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The Definitive Chicago Style Hot Dog Recipe

Here is what you need to know to make this Chicago classic.

Chicago Journal
Chicago Journal
| 3 min read
The Definitive Chicago Style Hot Dog Recipe
Relax, Chicagoans, we're not trying to start a fight (yet). It's just a sample Chicago Style Hot Dog picture from Portillo's.

We've officially entered the dog days of summer and the Chicago Style Hot Dog is one of the easiest and most refreshing snacks you can grab while out in the sweltering heat, so it's time to refresh your memory on how to put together the definitive version.

Not only should you bookmark this page but, if you want to make sure you have this same information forever, you should bookmark the Chicago Journal Glossary. This information will remain there as long as this website remains.

Brief History

Chicago's love affair with the hot dog (aka Red Hot) began at the 1893 World's Columbian Exposition. As anyone who follows us knows, the 1893 World's Columbian Exposition was the greatest of all World's Fairs and, therefore, the Chicago Style Hot Dog is the greatest of all the hot dogs in the world. It's simple, really.

But the Chicago Style Hot Dog did not become a true staple in the city's culture until the Great Depression, where street cart style hot dog vendors offered this meal along Maxwell Street for a nickel. A cheap, quick, and damn good meal, it was bound to become a favorite of the midwestern Chicagoan's sensibilities.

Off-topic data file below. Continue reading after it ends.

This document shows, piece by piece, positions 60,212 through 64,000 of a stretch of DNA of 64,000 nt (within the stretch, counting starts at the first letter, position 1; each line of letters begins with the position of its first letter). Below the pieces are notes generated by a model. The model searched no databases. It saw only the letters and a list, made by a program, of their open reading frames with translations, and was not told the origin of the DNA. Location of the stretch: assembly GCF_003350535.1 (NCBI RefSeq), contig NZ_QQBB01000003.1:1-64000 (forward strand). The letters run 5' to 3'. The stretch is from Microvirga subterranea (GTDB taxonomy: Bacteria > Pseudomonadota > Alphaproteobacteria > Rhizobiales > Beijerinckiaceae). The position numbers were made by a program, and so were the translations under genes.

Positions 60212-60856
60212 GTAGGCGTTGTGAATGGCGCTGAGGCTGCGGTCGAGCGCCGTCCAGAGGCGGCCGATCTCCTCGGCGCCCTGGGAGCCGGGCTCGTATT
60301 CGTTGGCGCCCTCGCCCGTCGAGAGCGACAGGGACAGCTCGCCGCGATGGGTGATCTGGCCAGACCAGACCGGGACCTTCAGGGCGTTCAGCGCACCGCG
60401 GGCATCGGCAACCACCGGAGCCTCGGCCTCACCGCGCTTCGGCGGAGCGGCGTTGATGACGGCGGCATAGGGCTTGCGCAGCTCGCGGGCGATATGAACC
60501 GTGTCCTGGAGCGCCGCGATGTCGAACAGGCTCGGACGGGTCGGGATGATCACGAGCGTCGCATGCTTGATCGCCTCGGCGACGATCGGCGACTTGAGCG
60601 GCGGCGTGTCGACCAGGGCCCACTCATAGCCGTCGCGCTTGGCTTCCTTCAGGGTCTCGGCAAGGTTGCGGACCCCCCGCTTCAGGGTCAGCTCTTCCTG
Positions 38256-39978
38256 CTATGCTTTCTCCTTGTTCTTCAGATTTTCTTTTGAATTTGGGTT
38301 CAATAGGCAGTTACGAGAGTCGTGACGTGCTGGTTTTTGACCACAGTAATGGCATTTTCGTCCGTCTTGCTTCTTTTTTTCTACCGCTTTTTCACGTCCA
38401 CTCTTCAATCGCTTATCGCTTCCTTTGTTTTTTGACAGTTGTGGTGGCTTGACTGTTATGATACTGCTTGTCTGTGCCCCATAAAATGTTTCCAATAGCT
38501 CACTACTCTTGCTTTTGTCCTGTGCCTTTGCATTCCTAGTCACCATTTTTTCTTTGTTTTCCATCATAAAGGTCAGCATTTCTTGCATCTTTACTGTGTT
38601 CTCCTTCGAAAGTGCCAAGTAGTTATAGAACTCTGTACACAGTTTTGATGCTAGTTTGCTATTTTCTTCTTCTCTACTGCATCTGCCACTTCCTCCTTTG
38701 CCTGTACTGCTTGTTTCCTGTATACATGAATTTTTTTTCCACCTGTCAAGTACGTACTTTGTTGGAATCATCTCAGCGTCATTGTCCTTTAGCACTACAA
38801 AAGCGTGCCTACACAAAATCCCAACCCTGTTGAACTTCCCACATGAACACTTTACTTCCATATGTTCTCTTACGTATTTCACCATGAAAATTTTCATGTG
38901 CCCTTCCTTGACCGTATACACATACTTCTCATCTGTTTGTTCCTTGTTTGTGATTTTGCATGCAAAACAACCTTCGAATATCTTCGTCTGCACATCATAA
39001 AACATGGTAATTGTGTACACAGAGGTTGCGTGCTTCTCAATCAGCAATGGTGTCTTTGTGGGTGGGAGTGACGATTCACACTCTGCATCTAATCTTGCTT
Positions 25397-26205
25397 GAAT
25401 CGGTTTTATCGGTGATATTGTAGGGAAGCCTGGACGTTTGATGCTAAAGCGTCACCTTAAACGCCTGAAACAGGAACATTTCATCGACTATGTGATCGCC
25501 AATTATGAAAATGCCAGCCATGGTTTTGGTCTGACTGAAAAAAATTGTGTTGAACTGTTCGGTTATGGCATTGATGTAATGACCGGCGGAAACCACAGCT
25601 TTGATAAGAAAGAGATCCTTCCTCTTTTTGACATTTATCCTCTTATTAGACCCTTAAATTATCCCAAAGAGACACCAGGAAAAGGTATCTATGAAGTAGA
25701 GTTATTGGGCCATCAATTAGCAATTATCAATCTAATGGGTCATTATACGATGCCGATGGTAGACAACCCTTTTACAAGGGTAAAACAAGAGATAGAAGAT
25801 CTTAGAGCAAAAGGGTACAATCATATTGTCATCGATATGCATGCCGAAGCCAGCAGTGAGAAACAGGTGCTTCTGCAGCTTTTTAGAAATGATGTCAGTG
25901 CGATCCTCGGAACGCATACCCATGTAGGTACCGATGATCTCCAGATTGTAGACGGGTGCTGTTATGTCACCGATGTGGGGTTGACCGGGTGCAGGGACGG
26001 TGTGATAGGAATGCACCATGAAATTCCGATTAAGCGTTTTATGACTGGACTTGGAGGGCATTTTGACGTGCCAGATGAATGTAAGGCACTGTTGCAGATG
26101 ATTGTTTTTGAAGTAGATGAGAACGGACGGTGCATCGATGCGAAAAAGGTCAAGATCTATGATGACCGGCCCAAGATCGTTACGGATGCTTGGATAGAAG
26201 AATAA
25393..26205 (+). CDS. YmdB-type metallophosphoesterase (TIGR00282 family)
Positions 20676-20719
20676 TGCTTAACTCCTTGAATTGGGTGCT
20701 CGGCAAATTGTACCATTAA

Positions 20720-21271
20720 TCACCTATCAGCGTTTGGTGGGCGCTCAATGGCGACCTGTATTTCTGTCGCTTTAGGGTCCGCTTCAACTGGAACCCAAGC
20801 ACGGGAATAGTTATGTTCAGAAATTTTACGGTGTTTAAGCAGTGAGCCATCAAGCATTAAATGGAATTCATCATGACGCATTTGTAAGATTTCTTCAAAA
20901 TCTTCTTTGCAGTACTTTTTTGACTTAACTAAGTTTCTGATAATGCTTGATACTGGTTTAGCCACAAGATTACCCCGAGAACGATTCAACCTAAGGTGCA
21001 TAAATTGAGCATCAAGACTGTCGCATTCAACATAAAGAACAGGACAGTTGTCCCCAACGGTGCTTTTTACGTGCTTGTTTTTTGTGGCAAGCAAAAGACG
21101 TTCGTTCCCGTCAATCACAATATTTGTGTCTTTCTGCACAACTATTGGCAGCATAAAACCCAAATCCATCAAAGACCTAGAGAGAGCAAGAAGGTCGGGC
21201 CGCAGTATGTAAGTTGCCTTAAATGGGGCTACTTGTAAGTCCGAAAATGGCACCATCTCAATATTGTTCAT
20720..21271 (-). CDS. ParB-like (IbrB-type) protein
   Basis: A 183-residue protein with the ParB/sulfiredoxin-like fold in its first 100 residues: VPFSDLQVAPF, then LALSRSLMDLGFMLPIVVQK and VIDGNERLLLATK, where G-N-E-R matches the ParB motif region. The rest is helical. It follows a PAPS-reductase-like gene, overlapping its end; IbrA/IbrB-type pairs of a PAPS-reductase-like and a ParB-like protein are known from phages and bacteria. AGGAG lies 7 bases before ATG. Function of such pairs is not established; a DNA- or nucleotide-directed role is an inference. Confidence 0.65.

Today, hot dog stands are everywhere.

In fact, although a Chicago hot dog stand may offer many other items, Chicago has more hot dog restaurants than McDonald's, Wendy's, and Burger King restaurants combined. That statistic is made more impressive considering McDonald's is the world's largest restaurant chain and has been headquartered in the Chicago region since the 1950's.

Our home style uses the diner lingo "dragged through the garden" to describe its many toppings.

The canonical Chicago Style Hot Dog recipe follows below.


  • Vienna Beef All-Beef Frank
  • S. Rosen's Mary Ann Brand Poppyseed Buns
  • Yellow Mustard
  • Sweet Green Pickle Relish
  • Chopped White Onions
  • Tomato Wedges/Slices
  • Pickle Spear
  • Sport Peppers
  • Dash of Celery Salt

NOTE: While the canonical recipe does include Vienna Beef All-Beef Franks and S. Rosen's Mary Ann Brand Poppyseed Buns, any brand of all-beef franks and poppyseed buns are acceptable and will not be frowned upon while in the city. Similarly, the definitive cooking recipe and the canonical assembly instructions calls for a boiling cooking method and steamed buns, a charcoal grilled hot dog is not frowned upon and even has it's own name, "char-dogs".

Cooking Instructions:

  • Bring a pot of water to a boil.
  • Reduce heat to low.
  • Place hot dog(s) in water and cook 5 minutes or until done.
  • Remove hot dog(s) and set aside.
  • Place a steamer basket into the pot and steam the hot dog bun 2 minutes or until warm.

Assembly Instructions (to be done in order):

  • Place hot dog in the bun.
  • Apply yellow mustard in a zig-zag pattern.
  • Cover in sweet green pickle relish.
  • Sprinkle chopped white onions.
  • Tomato wedges are to be nestled between the hot dog and the top of the bun.
  • Place the pickle spear between the hot dog and the bottom of the bun.
  • Top with the sport peppers and dash of celery salt.

The reader may note that there is a particular condiment missing from this list?

Ketchup is forbidden on a Chicago Style Hot Dog. May God have mercy on the tourist who requests it.

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